Fiduciary Financial Advisors for Small Business Owners
In addition to advising on retirement plans, some fiduciary financial advisors can help small business owners in other ways. These include objective advice on succession planning and providing guidance on insurance products. So many different insurance products are available that it can be helpful to have a fiduciary provide objective advice based on specific needs.
Fiduciary advisors who work with small business owners serve as trusted advisors. Many act as financial managers for company owners who are focused on running their own businesses. Often, these services are part of a larger relationship such as a private banker or CPA. Fiduciaries who service small business owners usually have certain specialties like succession planning or financing solutions for business needs.
Fiduciary Financial Advisor Duties
There are many different kinds of fiduciary financial advisors, although they’re all held to the same fiduciary standard. Fiduciaries are required not only to provide investments that are suitable for the clients but also always put their clients’ interests first when managing money for a client or helping them make decisions.
Some fiduciary financial advisor duties may include:
- Managing money: Some fiduciaries manage money on their clients’ behalf
- Recommending investments: Clients may make their own investment decisions but get objective advice from a fiduciary
- 401(k) guidance: Fiduciary advisors can help choose investment options available to 401(k) plan participants
- Manage retirement plan assets: Some fiduciaries make investment decisions and manage money on behalf of a retirement plan
Financial Advisor Fees
Fiduciary financial advisor costs vary based on provider and the services they’re providing. Depending on the firm, fiduciaries may charge fees for managing client portfolios, subscription fees, hourly consulting fees or other costs. However, fiduciary advisors are typically less expensive than the costs clients pay through nonfiduciary advisors.
Fiduciary financial advisor fees may include:
- Advisory fees: 0.25% to 2.00% of account assets per year
The most common fee structure among fiduciary advisors is to charge a fixed percentage of the value of the account(s) they’re advising on. Fees can be up to 2 percent per year and are typically deducted from the account quarterly.
- Consulting fee: $20 to $200 per hour
Rather than charge account management fees, some fiduciaries charge flat hourly fees for helping to guide clients. Clients can then make their own investment decisions after getting objective advice from a fiduciary.
- Subscription fee: $0 to $5,000 per quarter
Some fiduciaries provide investment advice that clients can use to make their own investment decisions. Rather than billing per hour, they simply charge invoice clients each month or quarter in exchange for giving clients access to their advice.
- Retirement plan administration fee: 0.15% to 1.5% of plan assets per year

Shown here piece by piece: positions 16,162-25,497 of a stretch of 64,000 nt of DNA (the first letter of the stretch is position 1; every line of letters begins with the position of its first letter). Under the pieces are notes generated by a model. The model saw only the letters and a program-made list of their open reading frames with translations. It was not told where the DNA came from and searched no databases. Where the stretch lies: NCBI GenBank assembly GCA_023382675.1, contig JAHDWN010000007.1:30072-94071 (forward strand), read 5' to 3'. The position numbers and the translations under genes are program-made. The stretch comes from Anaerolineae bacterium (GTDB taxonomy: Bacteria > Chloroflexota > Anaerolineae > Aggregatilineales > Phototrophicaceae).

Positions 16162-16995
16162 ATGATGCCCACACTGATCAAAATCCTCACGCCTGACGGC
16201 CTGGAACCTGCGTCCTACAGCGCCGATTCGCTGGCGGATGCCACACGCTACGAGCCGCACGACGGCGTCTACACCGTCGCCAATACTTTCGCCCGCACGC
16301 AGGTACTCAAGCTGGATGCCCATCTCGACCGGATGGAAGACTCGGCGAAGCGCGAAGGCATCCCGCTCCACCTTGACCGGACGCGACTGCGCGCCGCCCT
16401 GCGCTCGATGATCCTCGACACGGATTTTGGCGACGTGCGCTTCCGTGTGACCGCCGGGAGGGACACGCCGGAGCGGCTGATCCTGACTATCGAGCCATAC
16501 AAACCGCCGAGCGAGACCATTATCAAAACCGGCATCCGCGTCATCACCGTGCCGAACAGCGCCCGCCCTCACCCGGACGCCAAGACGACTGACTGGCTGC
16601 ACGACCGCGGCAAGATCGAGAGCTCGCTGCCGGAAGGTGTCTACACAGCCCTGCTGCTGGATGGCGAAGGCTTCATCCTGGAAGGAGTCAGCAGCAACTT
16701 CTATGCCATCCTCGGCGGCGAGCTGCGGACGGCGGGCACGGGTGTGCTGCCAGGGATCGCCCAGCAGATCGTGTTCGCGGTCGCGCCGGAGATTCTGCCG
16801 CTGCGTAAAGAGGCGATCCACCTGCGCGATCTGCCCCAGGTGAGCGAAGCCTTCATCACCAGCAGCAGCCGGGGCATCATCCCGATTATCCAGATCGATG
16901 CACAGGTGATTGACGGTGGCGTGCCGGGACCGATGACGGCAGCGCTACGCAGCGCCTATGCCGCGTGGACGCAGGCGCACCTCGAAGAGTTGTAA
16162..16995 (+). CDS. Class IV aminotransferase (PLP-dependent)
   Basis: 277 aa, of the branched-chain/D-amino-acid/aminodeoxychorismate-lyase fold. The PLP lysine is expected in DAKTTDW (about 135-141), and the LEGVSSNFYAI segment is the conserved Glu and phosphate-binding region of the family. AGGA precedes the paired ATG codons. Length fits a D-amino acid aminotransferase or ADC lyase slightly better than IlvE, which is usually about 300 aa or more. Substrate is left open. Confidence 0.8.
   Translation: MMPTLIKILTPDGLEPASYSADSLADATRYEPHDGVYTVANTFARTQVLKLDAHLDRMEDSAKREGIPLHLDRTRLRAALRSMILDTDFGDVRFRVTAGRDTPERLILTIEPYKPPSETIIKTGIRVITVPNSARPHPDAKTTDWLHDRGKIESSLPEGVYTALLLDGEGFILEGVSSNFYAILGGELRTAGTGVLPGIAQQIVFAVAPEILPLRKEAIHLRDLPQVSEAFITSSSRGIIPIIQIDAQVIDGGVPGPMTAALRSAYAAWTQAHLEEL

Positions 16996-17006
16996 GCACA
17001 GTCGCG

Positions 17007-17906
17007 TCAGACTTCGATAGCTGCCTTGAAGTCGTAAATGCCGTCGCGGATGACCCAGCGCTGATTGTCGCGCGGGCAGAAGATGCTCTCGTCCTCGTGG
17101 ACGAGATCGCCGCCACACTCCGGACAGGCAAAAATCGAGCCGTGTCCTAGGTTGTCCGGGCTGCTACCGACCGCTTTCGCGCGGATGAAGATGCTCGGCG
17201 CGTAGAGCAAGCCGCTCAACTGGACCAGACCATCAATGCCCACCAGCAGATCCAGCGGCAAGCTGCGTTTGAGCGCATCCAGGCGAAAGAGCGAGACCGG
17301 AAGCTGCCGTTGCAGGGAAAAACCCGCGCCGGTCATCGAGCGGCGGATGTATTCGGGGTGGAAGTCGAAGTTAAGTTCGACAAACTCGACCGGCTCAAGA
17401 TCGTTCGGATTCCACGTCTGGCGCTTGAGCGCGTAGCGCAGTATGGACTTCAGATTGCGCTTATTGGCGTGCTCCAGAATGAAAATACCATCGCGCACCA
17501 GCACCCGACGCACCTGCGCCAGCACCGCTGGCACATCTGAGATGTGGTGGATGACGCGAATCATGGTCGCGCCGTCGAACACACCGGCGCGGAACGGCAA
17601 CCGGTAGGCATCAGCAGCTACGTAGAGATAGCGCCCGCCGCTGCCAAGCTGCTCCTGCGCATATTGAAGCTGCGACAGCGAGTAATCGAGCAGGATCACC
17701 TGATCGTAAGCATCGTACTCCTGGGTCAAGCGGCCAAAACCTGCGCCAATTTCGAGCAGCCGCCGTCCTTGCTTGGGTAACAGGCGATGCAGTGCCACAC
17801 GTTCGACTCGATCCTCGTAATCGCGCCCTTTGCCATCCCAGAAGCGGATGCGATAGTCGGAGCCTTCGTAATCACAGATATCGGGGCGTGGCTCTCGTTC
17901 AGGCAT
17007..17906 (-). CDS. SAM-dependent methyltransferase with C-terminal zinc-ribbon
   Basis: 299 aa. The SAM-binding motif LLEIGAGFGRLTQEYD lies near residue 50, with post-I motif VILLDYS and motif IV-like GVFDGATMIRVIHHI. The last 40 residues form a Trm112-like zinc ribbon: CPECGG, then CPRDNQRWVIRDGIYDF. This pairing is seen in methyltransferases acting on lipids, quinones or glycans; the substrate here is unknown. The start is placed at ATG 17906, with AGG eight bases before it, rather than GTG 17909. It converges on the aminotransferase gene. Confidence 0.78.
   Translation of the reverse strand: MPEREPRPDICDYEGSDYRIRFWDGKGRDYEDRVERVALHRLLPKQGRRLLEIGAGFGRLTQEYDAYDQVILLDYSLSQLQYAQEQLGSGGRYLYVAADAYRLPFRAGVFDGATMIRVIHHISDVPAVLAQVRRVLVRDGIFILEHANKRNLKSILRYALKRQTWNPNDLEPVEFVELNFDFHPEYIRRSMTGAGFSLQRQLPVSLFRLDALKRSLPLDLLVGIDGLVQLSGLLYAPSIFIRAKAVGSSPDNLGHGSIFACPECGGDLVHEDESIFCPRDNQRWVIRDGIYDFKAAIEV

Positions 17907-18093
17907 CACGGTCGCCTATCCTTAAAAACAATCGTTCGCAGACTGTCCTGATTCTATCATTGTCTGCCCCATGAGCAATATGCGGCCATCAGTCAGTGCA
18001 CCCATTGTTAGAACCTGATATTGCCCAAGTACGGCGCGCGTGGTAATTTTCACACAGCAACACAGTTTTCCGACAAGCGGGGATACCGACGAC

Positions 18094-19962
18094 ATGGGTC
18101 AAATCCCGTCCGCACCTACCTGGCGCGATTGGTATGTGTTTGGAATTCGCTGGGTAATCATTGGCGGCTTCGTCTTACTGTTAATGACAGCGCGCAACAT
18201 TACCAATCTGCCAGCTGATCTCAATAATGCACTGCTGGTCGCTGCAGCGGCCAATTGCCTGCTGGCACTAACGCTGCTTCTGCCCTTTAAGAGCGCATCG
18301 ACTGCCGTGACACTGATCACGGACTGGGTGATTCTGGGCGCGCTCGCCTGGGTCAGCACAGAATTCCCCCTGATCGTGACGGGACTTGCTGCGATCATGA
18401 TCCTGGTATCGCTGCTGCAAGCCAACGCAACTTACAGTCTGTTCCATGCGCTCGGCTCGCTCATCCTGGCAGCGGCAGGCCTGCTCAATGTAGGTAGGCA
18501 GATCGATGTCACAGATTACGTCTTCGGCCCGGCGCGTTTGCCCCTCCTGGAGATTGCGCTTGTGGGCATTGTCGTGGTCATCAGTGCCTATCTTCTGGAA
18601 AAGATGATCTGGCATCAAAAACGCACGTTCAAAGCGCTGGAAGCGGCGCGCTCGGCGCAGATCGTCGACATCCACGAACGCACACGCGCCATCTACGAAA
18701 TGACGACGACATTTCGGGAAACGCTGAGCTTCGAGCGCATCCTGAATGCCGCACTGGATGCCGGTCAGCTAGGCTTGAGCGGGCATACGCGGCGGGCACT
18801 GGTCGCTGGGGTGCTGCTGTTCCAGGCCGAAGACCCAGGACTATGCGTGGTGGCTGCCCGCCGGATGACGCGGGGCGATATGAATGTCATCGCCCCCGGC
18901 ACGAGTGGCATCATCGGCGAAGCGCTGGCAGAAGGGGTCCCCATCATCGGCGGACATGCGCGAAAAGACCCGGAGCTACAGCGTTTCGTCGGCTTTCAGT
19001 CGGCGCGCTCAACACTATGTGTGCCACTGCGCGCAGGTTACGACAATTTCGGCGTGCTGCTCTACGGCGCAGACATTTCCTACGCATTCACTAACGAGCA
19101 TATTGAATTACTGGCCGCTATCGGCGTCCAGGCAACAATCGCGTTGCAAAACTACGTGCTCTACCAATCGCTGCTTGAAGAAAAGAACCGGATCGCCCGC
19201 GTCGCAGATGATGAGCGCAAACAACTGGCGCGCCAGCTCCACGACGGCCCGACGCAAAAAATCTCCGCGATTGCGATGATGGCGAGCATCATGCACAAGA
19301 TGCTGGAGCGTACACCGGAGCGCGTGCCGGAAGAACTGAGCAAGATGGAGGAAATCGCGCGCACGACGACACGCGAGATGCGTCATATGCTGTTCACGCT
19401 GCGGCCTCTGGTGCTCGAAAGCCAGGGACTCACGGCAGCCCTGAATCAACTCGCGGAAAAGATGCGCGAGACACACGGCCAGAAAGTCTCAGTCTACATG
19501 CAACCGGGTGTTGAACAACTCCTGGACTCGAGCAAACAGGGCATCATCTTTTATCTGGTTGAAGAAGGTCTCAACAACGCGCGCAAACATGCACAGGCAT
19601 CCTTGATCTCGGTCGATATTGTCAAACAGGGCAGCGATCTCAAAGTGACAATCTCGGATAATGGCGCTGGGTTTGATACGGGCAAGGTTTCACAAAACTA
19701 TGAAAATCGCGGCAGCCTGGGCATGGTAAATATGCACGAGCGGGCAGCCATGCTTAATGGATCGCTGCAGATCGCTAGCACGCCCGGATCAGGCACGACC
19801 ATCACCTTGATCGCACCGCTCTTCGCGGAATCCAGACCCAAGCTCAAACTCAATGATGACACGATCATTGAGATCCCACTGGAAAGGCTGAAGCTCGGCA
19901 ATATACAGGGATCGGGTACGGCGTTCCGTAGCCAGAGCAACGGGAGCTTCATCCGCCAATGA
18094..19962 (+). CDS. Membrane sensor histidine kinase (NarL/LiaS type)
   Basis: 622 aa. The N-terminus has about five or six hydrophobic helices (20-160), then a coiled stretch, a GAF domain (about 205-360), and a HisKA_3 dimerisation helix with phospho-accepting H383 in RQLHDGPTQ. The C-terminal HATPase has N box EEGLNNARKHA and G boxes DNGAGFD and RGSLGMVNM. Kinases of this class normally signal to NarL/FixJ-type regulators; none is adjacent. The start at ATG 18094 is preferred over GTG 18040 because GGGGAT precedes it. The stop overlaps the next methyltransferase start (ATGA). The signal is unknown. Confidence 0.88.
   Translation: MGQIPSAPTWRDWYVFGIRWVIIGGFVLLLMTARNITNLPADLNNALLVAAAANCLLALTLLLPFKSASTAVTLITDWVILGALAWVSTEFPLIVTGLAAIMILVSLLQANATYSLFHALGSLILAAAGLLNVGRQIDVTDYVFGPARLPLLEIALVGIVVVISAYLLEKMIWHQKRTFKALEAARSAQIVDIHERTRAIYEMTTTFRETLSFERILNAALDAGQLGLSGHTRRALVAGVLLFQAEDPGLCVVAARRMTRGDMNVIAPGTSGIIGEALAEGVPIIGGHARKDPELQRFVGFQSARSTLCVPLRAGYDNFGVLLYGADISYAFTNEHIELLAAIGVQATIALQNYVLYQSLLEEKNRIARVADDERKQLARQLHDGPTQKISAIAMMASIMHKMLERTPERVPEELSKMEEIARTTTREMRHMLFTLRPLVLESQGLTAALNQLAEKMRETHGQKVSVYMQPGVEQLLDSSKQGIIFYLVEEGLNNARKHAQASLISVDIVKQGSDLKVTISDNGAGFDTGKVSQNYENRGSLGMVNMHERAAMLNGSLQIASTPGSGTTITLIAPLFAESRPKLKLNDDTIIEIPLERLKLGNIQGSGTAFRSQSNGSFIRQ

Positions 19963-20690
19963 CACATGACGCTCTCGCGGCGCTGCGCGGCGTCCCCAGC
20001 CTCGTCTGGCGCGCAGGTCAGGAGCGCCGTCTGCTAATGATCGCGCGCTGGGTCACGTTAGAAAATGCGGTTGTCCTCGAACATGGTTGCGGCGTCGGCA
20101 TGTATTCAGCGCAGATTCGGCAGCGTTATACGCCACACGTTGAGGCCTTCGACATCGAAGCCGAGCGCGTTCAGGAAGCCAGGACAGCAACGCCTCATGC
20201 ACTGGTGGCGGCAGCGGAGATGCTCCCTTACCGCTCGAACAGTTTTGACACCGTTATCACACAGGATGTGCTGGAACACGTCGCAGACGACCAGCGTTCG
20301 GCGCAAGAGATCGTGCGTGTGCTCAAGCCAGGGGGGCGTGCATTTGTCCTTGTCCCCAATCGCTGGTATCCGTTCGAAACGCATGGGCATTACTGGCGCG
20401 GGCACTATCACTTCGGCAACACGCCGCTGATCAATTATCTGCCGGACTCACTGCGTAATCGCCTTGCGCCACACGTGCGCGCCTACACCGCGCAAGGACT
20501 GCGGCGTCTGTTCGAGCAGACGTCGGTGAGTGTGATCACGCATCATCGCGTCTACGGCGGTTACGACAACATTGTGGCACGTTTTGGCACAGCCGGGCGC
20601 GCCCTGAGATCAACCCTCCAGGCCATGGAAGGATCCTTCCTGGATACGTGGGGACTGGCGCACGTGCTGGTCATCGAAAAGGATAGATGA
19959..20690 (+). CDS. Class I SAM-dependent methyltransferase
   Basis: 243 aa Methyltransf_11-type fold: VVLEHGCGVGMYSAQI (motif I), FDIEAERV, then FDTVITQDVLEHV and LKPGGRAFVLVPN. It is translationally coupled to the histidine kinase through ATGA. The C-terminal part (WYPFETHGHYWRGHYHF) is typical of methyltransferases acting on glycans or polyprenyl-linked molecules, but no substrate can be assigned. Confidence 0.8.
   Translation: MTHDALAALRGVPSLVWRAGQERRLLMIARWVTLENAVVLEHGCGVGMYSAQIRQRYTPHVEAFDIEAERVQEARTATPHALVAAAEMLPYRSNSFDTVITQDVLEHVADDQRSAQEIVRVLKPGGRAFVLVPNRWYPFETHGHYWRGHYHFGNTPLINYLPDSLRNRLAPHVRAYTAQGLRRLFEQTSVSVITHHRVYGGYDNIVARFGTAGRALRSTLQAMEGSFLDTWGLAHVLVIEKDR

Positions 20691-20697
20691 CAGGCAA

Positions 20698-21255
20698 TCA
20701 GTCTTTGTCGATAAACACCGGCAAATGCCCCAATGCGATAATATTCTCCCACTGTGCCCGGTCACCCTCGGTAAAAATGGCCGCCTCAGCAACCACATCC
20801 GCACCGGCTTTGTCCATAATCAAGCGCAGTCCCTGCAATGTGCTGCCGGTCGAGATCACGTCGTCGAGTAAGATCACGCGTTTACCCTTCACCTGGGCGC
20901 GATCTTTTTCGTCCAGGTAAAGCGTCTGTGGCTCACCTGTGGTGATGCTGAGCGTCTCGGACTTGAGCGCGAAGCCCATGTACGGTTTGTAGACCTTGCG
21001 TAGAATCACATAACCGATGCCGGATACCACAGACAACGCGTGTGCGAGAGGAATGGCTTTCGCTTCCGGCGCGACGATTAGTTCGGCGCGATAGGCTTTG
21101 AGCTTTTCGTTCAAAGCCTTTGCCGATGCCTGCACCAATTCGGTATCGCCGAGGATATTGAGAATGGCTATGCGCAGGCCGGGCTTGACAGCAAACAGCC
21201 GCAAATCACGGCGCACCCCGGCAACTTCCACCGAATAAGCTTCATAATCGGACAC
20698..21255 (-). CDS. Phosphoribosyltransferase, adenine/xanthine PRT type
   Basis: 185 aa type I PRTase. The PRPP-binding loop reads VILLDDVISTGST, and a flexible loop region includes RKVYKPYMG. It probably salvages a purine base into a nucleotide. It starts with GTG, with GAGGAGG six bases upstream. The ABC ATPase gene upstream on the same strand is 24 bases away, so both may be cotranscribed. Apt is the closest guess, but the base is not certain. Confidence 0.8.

Fiduciary financial advisors who help guide employer-sponsored retirement plans typically charge an advisory fee that’s based on the number of assets in the plan.
Financial advisors charge different fees that vary in structure and in level. These fees depend in large part on the services an advisor is providing to clients. However, before you work with a financial advisor (fiduciary or not), it’s important to understand how an advisor is going to be paid.
“Not using a fiduciary advisor opens you up to paying a lot of extra fees, usually in the form of commissions. For example, if you are an investor with $100,000 to invest, a nonfiduciary advisor may allocate your investment into a fund that pays large commissions. It is not uncommon for nonfiduciary advisors to invest clients’ money in a fund that charges a front-end sales fees of 5 percent or more and expense ratios of 1 percent or higher. For an investor with $100,000 invested in a fund with a 5.75 percent front-end sales fee and a 1 percent annual expense ratio, they pay $5,750 in upfront sales fees (most of which are paid to the advisor as commissions), followed by $942 in the fund’s expense ratio (1 percent of $94,250).”
— Matt Hylland, President, Hylland Capital Management
Hylland went on to say that “a fiduciary advisor will invest you in a fund that has no upfront sales fees and has a much lower expense ratio. Even after accounting for their management fee, they can be significantly cheaper.”
How to Identify Fiduciary Financial Advisors
There are many ways to tell that a financial advisor isn’t a fiduciary. Fiduciary financial advisors have to be registered with the SEC or state regulators, but it can be hard to tell how an advisor is registered. Luckily, in addition to the SEC, there are other ways that you can tell with an advisor is a fiduciary.
Four ways to identify fiduciary financial advisors include:
- Search investment advisor public disclosure: Investment advisers registered with the SEC or states are all searchable in the SEC’s database. You can also see if advisors have broken rules or a firm’s Form ADV with fees and assets under management.
- Advisor website: Look for advisors who are “fee-only.” Fee-based advisors may act as fiduciaries, but the fiduciary standard always applies for fee-only advisors. Mention of commissions or the sale of securities also means an advisor isn’t a fiduciary.
- Just ask: One of the best ways to find out if a financial advisor is a fiduciary is to ask them directly. When you ask about their fee structure or whether they act as a fiduciary financial advisor, it can be a good idea to get answers in writing.